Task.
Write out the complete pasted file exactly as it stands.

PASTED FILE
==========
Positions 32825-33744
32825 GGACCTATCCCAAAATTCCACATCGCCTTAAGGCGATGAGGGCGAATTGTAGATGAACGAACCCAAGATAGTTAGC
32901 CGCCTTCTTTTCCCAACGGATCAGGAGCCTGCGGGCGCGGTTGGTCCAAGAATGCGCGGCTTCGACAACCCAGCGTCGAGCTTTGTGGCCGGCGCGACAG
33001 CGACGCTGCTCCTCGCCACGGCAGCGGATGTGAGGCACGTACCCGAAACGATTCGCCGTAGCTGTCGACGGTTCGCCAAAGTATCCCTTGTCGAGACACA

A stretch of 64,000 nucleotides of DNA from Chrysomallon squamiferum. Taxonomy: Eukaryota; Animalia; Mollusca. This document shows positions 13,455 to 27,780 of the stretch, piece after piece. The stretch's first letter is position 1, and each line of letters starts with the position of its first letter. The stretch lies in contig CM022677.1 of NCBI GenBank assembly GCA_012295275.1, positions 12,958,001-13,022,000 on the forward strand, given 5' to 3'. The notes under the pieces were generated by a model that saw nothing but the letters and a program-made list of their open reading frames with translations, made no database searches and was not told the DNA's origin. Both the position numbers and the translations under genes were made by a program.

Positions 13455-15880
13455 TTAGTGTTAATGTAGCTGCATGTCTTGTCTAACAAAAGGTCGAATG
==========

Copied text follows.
Positions 32825-33744
32825 GGACCTATCCCAAAATTCCACATCGCCTTAAGGCGATGAGGGCGAATTGTAGATGAACGAACCCAAGATAGTTAGC
32901 CGCCTTCTTTTCCCAACGGATCAGGAGCCTGCGGGCGCGGTTGGTCCAAGAATGCGCGGCTTCGACAACCCAGCGTCGAGCTTTGTGGCCGGCGCGACAG
33001 CGACGCTGCTCCTCGCCACGGCAGCGGATGTGAGGCACGTACCCGAAACGATTCGCCGTAGCTGTCGACGGTTCGCCAAAGTATCCCTTGTCGAGACACA

A stretch of 64,000 nucleotides of DNA from Chrysomallon squamiferum. Taxonomy: Eukaryota; Animalia; Mollusca. This document shows positions 13,455 to 27,780 of the stretch, piece after piece. The stretch's first letter is position 1, and each line of letters starts with the position of its first letter. The stretch lies in contig CM022677.1 of NCBI GenBank assembly GCA_012295275.1, positions 12,958,001-13,022,000 on the forward strand, given 5' to 3'. The notes under the pieces were generated by a model that saw nothing but the letters and a program-made list of their open reading frames with translations, made no database searches and was not told the DNA's origin. Both the position numbers and the translations under genes were made by a program.

Positions 13455-15880
13455 TTAGTGTTAATGTAGCTGCATGTCTTGTCTAACAAAAGGTCGAATG